, Dublin, Ireland, Aug 25 – Irish Prime Minister Leo Varadkar on Saturday urged Pope Francis to take action to ensure justice for abuse victims worldwide as the pontiff admitted a “failure” by Church authorities in dealing with the scandals during a historic visit to Ireland.
In a strongly-worded speech, Varadkar, an openly gay leader and a symbol of Ireland’s liberalising culture, demanded from Pope Francis “that from words flow actions” for abuse victims.
Speaking to an audience in Dublin Castle alongside the pope, Varadkar said Ireland’s multiple historic scandals were “stains on our state, our society and also the Church.”
“Far too often there was judgement, severity and cruelty… people kept in dark corners, behind closed doors, cries for help that went unheard,” he added.
“There is much to be done to bring about justice and truth and healing for victims and survivors. Holy Father, I ask that you use your office and influence to ensure that this is done here in Ireland and across the world.”
Francis responded, saying that the “failure of ecclesiastical authorities… adequately to address these repellent crimes has rightly given rise to outrage, and remains a source of pain and shame for the Catholic community.
“I myself share those sentiments,” he added.
But Marie Collins, who resigned from a Vatican commission on child protection last year over its inaction, was dismissive of the speech, telling reporters it was “disappointing, nothing new”.
Collins, now 71, was abused by a priest as a 13-year-old girl while she was being treated in a hospital in Dublin.
– First papal visit since 1979 –
Under cloudless skies, the pope’s “Shepherd One” plane touched down in the Irish capital in the mid-morning.
It was the first time a pope had set foot in the former bastion of Catholicism since pope John Paul II spoke to a crowd of 1.5 million people during a visit in 1979.
As he left the airport, supporters rang bells and waved banners reading “We Heart The Pope” and “Pope Francis, Together We Love You Forever”.
In Dublin, tens of thousands of people lined the streets to cheer him on as the Popemobile made its way from St Mary’s Pro-Cathedral, where he gave marriage advice to couples, to a hostel for homeless families.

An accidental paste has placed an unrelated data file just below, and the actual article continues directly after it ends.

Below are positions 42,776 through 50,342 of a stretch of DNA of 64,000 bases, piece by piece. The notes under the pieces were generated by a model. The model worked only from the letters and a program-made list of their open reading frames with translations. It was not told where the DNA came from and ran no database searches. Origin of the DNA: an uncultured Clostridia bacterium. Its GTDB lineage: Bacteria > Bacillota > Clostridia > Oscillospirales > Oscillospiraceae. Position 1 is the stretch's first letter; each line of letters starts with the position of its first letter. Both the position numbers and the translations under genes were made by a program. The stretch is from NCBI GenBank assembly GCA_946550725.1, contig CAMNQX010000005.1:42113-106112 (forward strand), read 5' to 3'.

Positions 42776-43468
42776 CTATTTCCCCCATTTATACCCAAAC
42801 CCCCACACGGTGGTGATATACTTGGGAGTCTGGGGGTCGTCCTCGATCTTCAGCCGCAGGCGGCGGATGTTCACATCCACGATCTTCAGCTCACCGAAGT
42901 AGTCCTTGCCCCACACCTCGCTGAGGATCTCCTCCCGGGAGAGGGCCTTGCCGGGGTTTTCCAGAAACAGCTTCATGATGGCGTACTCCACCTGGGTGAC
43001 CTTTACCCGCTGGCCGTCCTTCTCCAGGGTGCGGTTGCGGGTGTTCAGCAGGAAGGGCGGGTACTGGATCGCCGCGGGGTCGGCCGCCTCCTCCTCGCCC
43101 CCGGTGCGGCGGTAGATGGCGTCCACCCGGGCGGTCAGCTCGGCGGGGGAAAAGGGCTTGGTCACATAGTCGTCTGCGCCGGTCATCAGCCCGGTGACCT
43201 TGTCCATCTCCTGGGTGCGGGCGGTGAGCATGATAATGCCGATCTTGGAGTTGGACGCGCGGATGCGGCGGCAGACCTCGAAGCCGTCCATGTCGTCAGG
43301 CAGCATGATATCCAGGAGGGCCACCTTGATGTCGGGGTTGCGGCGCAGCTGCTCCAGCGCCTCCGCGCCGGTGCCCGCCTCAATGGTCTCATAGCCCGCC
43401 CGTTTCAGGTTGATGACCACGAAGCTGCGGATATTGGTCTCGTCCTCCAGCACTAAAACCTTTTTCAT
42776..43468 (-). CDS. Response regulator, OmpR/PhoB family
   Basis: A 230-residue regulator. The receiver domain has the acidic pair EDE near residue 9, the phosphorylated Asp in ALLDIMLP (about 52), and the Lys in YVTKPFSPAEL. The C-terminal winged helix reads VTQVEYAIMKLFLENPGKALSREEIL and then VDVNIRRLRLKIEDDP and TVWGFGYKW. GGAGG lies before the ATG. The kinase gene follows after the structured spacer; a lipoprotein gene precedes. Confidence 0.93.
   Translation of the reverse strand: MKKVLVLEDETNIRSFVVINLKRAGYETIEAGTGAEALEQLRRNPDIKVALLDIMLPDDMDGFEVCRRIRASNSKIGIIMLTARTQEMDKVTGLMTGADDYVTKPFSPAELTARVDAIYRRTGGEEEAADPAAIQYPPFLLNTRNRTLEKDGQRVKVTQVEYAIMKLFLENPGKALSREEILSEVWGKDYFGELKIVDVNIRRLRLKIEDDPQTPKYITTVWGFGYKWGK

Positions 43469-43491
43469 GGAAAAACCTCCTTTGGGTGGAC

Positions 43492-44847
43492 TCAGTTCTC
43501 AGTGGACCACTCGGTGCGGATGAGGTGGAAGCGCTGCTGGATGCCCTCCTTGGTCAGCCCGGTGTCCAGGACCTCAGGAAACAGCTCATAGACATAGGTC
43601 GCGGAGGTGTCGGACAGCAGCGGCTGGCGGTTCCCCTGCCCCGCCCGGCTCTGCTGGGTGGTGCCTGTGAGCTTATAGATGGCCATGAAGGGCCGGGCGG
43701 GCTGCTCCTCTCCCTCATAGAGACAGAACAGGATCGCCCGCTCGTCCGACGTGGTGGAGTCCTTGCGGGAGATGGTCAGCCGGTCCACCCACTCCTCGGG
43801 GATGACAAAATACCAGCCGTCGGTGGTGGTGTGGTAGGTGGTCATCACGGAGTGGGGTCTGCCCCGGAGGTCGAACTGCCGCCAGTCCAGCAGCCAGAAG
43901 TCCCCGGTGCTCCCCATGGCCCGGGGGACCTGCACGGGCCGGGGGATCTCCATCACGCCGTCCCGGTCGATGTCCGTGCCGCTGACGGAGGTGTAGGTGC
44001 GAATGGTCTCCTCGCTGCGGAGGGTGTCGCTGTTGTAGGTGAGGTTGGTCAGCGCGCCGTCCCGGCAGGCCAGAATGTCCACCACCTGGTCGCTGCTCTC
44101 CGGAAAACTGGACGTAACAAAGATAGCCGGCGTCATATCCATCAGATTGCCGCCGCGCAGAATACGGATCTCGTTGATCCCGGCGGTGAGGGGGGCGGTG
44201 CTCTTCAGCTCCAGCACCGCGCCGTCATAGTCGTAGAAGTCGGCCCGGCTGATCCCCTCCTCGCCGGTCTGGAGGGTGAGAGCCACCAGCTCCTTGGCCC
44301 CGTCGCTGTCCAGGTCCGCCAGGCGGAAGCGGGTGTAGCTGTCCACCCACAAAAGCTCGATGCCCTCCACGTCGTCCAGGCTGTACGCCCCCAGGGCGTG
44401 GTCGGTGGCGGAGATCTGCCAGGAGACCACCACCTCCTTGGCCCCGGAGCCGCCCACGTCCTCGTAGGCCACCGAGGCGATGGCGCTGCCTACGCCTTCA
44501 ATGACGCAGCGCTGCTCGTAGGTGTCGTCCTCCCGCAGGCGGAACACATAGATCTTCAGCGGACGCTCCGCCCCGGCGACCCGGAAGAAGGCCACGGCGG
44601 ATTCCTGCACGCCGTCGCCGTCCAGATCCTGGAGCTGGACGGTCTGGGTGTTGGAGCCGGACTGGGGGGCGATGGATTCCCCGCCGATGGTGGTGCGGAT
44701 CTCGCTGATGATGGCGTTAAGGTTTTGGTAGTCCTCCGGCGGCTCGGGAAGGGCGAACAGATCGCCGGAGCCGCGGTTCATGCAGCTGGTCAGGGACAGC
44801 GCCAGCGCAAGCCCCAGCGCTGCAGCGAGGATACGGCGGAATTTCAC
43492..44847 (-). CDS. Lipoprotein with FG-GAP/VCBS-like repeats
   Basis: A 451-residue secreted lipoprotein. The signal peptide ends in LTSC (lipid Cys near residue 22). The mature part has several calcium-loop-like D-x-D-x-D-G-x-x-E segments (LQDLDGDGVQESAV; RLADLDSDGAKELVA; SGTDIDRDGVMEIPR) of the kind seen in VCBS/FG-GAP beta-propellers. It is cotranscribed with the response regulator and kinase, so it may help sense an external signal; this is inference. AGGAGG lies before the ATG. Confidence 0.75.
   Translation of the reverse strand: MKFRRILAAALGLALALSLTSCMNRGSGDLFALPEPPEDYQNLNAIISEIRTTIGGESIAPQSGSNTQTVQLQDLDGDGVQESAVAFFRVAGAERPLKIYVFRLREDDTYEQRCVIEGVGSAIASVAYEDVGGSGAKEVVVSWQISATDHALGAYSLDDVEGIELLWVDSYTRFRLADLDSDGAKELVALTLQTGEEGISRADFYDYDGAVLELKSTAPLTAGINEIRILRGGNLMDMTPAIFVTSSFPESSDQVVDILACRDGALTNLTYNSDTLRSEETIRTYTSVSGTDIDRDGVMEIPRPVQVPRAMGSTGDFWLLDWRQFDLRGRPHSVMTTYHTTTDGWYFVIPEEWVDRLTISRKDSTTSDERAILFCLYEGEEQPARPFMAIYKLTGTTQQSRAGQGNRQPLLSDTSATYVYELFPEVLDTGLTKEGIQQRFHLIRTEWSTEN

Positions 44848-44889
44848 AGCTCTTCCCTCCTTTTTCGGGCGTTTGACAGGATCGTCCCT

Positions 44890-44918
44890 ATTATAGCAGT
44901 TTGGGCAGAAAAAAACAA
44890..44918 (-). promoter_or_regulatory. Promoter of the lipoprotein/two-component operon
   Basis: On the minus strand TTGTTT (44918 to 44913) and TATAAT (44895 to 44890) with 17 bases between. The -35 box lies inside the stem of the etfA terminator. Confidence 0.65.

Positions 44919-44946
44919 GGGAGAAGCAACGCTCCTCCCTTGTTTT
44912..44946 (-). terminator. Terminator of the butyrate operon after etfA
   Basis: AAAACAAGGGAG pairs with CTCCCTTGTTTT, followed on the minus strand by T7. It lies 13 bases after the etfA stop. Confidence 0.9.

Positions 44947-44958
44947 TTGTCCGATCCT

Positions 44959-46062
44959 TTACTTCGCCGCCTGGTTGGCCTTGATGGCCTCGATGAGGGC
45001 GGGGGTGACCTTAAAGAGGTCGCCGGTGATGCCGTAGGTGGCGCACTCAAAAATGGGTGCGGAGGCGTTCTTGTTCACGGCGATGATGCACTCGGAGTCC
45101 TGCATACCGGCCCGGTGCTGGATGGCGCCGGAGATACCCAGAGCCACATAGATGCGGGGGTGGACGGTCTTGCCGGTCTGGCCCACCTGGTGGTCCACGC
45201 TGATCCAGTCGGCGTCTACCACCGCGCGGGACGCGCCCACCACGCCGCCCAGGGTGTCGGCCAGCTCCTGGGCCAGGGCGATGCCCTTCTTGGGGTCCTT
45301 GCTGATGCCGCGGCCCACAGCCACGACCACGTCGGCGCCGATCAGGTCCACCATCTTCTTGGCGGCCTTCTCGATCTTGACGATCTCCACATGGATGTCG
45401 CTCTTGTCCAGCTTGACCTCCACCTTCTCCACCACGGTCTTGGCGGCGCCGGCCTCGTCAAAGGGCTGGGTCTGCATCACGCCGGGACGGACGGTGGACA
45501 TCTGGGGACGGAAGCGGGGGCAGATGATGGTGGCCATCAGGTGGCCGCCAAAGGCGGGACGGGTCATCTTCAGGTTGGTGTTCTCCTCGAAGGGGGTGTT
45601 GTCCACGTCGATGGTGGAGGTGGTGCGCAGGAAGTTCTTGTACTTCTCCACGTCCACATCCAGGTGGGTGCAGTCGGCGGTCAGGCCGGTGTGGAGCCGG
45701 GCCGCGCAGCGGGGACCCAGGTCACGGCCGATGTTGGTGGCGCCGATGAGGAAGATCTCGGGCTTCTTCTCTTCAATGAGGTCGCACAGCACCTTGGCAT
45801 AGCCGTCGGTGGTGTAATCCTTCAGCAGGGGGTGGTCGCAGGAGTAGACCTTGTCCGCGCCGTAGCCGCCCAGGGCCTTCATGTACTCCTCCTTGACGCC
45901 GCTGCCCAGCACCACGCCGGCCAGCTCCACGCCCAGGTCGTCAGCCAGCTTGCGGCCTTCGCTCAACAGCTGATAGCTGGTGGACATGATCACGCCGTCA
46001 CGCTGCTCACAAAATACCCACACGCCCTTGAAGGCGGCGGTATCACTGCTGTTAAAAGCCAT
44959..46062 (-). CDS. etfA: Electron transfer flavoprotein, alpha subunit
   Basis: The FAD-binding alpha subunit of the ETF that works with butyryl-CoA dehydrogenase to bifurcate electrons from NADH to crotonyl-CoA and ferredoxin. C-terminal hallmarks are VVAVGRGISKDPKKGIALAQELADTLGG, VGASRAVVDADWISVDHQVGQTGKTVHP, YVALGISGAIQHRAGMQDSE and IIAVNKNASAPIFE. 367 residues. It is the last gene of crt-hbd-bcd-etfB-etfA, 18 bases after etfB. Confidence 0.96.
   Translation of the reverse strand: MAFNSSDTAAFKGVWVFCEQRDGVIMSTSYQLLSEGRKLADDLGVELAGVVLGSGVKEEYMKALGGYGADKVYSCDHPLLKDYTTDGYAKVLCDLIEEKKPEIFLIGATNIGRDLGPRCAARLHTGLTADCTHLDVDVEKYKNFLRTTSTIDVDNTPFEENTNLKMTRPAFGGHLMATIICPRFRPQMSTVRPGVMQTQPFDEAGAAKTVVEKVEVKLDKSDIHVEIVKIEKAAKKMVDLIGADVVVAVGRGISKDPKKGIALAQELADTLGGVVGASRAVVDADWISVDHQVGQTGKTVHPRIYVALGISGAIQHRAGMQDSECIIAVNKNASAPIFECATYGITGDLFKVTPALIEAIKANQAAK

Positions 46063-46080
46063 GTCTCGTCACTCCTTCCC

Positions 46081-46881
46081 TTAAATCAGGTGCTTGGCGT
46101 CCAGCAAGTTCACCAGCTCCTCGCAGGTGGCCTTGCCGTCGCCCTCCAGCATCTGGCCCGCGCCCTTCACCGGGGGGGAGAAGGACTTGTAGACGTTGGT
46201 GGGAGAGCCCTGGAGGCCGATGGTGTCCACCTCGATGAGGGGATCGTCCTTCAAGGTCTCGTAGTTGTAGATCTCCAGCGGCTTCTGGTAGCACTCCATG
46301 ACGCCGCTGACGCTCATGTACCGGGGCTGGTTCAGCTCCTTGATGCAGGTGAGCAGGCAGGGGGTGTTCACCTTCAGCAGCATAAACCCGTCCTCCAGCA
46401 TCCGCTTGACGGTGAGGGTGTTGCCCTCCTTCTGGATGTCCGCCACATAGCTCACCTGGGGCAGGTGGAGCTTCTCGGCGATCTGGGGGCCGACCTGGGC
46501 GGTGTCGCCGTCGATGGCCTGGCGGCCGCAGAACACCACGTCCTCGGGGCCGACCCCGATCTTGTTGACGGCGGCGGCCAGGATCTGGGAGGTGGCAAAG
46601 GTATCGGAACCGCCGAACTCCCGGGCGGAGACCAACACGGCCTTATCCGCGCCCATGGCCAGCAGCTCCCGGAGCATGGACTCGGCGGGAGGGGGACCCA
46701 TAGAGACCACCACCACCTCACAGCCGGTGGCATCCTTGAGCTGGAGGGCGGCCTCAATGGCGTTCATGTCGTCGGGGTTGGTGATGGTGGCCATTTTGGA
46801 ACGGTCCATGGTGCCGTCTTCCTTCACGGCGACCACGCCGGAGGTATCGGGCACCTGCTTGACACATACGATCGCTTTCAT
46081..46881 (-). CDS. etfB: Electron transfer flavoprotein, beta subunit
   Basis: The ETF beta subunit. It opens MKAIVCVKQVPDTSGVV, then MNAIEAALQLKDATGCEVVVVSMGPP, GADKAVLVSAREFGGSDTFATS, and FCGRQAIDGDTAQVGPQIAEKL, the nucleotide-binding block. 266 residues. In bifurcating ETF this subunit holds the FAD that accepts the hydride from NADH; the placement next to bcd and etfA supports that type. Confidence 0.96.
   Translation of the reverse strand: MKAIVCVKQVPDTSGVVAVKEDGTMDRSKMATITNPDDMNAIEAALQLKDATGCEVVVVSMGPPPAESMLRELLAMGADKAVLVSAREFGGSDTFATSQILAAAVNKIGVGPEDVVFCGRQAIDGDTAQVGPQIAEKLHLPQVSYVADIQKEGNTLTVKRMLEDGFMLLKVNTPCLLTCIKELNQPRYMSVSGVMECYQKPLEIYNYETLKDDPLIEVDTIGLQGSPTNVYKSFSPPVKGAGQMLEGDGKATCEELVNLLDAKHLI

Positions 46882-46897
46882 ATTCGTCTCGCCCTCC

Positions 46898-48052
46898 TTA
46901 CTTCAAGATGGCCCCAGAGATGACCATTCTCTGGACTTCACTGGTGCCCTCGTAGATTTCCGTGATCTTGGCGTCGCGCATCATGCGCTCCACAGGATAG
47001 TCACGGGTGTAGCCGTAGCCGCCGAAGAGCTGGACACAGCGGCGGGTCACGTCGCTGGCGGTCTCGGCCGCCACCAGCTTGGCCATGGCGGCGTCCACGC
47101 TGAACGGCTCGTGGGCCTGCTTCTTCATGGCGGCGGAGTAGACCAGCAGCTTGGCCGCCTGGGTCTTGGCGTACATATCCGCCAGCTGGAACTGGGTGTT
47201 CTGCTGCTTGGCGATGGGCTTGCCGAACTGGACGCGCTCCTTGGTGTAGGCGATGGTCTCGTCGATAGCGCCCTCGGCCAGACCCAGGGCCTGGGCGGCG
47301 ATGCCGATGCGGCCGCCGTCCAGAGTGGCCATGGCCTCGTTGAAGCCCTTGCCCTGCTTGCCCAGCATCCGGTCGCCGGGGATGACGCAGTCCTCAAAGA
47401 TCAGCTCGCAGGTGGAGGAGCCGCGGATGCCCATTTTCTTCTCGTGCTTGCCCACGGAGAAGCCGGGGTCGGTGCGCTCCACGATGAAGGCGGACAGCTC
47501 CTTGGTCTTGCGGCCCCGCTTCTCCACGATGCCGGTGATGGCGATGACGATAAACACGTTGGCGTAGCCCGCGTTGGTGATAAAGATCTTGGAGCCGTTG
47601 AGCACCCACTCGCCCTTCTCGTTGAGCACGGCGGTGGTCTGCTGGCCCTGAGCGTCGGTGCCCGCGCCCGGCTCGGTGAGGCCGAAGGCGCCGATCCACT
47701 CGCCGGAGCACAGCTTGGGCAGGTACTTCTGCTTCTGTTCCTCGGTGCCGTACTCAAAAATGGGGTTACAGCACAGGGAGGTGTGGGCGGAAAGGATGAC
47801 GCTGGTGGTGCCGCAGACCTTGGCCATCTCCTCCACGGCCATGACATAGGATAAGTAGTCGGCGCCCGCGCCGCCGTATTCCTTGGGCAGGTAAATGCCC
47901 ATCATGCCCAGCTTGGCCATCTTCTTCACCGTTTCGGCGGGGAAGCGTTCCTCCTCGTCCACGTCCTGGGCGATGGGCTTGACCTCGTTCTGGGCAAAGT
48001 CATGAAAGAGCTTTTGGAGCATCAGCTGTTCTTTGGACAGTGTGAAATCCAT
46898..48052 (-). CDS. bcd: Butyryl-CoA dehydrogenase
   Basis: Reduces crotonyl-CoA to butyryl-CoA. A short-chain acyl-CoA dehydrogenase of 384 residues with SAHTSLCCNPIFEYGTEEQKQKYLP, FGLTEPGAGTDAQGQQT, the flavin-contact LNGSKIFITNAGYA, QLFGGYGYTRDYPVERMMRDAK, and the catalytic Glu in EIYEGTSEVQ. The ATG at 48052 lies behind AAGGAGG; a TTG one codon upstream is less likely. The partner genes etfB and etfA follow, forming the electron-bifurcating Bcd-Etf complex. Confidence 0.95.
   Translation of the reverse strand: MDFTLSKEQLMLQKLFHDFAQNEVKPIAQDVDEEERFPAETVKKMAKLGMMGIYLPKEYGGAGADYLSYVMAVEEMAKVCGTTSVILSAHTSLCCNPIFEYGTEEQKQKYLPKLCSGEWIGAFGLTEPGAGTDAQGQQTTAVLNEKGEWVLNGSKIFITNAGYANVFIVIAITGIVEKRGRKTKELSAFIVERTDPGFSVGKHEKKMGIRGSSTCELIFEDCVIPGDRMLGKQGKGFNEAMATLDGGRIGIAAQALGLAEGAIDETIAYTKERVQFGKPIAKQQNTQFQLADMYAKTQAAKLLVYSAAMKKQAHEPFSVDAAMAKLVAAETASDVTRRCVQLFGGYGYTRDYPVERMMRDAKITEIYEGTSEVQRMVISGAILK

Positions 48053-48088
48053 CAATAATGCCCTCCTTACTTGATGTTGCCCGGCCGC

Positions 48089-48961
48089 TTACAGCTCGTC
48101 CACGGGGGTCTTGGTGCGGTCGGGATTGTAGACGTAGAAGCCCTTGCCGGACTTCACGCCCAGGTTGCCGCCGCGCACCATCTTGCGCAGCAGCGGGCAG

In the church, the pope had spent two minutes praying in silence in front of a candle commemorating abuse victims.
“The Church has gone through a lot in the last few years,” Anne-Marie Dean, 47, from Dublin, said of the visit.
A new generation has shed Ireland’s traditional mores, electing Ireland’s first gay prime minister and voting to legalise same-sex marriage and abortion — both once unthinkable.
During his speech, the pope touched on May’s referendum in which Ireland voted by a landslide to ditch its strict abortion laws.
“Could it be that the growth of a materialistic ‘throwaway culture’ has, in fact, made us increasingly indifferent to the poor and to the most defenceless members of our human family, including the unborn?” he asked.
Earlier this month, the Vatican was rocked by a devastating US report accused more than 300 priests in Pennsylvania state of abusing more than 1,000 children since the 1950s.
The pope wrote a letter to the world’s 1.3 billion Catholics vowing to prevent future “atrocities” but also conceding that no efforts “to repair the harm done will ever be sufficient”.
– ‘Mandatory reporting’ –
Ireland has grappled with its own history of abuse, with multiple probes finding Church leaders protected hundreds of predatory priests over the decades.
Former Irish president Mary McAleese revealed this month she challenged Vatican attempts in 2003 to keep Church documents inaccessible to government investigators.
The Argentine pontiff is in Ireland to close the 2018 World Meeting of Families (WMOF) — a global Catholic gathering that takes place every three years.
He will also give a speech at Croke Park stadium on Saturday and is due to meet with abuse victims.
The highlight of the trip will be an outdoor mass in the city’s Phoenix Park on Sunday, which is expected to draw 500,000 people.
Priests and nuns from across Ireland have flocked to the capital, although merchandise sellers said business was sluggish.
“Local people are not spending,” said street vendor Tony Mooney, 67. “There’s an awful lot of not nice things being said to us.”
– ‘Still in denial’ –
Victims of clergy abuse and their supporters will hold a “Stand for Truth” demonstration in Dublin during the Sunday mass.
In Tuam, a town in western Ireland, a silent vigil was planned for Sunday in solidarity with victims of “mother and baby” homes — institutions accused of being punishment hostels for unwed pregnant women.
“Significant quantities” of baby remains found in makeshift graves at the site of one such home in Tuam last year shocked the country.
In Dublin, Richard Duffy, 31, said he was opposed to the visit, telling AFP “it just boggles my mind that there’s a celebration for him coming here.”
“They’re still in denial and refusing to admit any fault,” he added.